Tag Archives: The Metropolitan Museum of Art

Childrens_Books_Silder
Book Roundups Books Web Exclusive

9 Awesome New Art Books for Kids

A summer reading list for budding artists and art historians Read More

Devorah Sperber, After Vermeer 2, detail view, 2006, 5,024 spools of thread, stainless-steel ball chain and hanging apparatus, clear acrylic viewing sphere, metal stand. COURTESY OF THE ARTIST.
Looking at Art

Girl with a Hoop Earring: Fun with Vermeer

Two beloved Vermeers have left Holland for a stint in the U.S. They’ll find their descendants stripped by Dalí, bedecked in toilet-paper rolls, and reincarnated by Cindy Sherman Read More

Divya Mehra, Still from On Tragedy (Did you hear the one about the Indian?), 2012.
News Web Exclusive

Remixing Romare Bearden

The Bearden iPad app, your Demuth’s in the mail, Frida threatens to shave, and other links from around the Web (and MTV) Read More

Sarah Charlesworth's Unidentified Woman, Hotel Corona de Aragon, Madrid, 1980, from the series "Stills," is in the show "September 11" at MoMA PS1.  COURTESY THE ARTIST AND SUSAN INGLETT GALLERY, NEW YORK
News

A Terrible Beauty?

New York’s museums grapple with 9/11 Read More

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Trends

Turning Over a New Leaf

Inspired by the ecological crisis, artists are seeking to connect with nature on a personal level—listening to glaciers, talking to plants, or taking biospheres for a walk. Read More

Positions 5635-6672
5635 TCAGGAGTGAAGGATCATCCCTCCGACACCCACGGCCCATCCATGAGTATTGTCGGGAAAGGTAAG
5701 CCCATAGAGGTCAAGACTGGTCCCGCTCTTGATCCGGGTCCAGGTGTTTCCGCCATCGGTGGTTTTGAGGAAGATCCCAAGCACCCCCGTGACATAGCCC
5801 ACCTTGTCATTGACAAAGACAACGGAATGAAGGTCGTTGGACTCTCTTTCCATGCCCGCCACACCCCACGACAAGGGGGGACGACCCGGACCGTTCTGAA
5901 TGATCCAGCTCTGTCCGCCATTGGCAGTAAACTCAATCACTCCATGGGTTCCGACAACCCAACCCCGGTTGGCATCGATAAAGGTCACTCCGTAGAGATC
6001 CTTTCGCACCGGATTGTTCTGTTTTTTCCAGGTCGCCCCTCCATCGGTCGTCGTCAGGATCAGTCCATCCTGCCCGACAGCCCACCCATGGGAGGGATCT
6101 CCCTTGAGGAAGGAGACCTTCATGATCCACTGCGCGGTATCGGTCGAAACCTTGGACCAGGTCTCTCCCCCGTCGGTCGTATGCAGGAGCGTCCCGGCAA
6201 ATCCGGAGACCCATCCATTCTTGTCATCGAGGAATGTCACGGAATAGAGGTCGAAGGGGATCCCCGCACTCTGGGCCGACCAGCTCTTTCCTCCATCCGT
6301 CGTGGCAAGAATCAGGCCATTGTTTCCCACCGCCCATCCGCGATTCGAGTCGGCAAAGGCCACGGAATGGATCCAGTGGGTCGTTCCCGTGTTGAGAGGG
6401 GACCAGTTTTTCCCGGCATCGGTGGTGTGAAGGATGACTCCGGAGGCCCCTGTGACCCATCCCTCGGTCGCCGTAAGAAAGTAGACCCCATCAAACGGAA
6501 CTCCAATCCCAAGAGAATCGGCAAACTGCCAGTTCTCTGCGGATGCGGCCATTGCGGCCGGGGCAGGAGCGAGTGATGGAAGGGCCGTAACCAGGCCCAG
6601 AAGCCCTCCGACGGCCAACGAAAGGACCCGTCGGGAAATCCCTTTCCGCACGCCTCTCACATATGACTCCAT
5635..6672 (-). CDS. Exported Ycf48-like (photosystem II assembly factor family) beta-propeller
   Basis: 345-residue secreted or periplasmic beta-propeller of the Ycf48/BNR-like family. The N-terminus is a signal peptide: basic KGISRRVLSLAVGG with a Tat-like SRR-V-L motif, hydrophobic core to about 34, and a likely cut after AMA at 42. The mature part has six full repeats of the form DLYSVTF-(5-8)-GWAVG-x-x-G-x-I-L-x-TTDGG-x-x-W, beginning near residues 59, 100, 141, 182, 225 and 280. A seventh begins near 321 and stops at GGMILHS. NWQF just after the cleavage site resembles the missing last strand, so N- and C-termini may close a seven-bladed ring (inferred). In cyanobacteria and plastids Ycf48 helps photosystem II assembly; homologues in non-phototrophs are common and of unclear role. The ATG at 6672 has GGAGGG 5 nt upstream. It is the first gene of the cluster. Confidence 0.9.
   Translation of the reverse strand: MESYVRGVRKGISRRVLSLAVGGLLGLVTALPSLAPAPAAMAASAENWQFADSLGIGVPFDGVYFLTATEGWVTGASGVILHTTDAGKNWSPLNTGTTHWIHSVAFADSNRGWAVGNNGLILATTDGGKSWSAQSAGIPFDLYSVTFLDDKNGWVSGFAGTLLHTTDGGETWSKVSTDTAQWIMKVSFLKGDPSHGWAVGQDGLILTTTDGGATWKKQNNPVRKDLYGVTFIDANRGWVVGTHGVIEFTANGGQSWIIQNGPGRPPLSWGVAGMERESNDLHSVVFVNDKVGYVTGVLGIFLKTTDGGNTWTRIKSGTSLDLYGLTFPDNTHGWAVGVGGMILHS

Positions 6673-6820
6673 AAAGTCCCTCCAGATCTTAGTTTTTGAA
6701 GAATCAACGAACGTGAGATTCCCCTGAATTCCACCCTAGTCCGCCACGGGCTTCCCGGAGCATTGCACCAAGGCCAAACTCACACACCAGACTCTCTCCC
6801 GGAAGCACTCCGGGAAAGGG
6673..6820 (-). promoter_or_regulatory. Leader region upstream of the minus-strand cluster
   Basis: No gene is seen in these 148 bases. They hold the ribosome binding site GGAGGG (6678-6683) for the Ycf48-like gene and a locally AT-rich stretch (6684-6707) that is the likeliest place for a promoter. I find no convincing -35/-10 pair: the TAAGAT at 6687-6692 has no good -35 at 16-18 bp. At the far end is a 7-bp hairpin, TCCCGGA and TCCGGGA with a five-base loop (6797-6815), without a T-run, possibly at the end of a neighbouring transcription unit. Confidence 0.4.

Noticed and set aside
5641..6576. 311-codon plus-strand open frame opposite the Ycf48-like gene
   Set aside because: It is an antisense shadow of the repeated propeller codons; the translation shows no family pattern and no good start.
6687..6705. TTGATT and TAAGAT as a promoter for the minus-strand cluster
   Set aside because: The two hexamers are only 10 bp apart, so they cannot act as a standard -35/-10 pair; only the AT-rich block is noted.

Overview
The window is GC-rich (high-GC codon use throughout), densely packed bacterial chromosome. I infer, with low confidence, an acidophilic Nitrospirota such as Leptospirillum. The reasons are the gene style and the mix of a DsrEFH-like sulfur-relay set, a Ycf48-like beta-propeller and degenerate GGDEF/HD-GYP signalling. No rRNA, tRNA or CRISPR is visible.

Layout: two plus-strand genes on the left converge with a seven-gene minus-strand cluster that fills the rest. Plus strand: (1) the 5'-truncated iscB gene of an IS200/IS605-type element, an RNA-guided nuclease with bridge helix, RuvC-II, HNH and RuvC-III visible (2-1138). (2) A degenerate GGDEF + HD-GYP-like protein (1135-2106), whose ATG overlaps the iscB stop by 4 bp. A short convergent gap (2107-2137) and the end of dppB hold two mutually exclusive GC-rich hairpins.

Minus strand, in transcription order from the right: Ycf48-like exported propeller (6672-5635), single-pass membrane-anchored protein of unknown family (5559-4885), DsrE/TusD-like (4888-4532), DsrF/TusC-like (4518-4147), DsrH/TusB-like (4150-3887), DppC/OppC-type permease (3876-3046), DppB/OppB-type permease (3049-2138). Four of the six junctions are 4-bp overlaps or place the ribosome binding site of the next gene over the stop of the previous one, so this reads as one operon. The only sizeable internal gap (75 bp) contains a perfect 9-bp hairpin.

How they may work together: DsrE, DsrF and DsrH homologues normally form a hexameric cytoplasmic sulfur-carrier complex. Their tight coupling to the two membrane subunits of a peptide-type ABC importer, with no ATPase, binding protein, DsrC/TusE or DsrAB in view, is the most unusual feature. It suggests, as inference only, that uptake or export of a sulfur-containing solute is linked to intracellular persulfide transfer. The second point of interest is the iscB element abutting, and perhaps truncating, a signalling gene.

Trends

Net Gains

As interactive, computer-based artworks are collected and commissioned, are they losing their edge or gaining an audience?. Read More

Looking at Art

Irving Penn’s Modern Venus

In a photo recalling an ancient sculpture, he transformed a female nude into a timeless fertility goddess. Read More

Features

Who Was the Real Artemisia?

She modeled for her father, became one of the most successful Italian painters of the 17th century, and has sparked the imagination of contemporary novelists and filmmakers. Now the Metropolitan Museum of Art looks at both Gentileschis in a major show . She modeled for her father, became one of the most successful Italian painters of the 17th century, and has sparked the imagination of contemporary novelists and filmmakers. Now the Metropolitan Museum of Art looks at both Gentileschis in a major show. Read More

News

From the Editor and Publisher

When William Faulkner was told that he had won the Nobel Prize for Literature in 1950, he gratefully accepted the prize but said he would not be able to attend the official ceremony in Stockholm, Sweden. “I doubt if I … Read More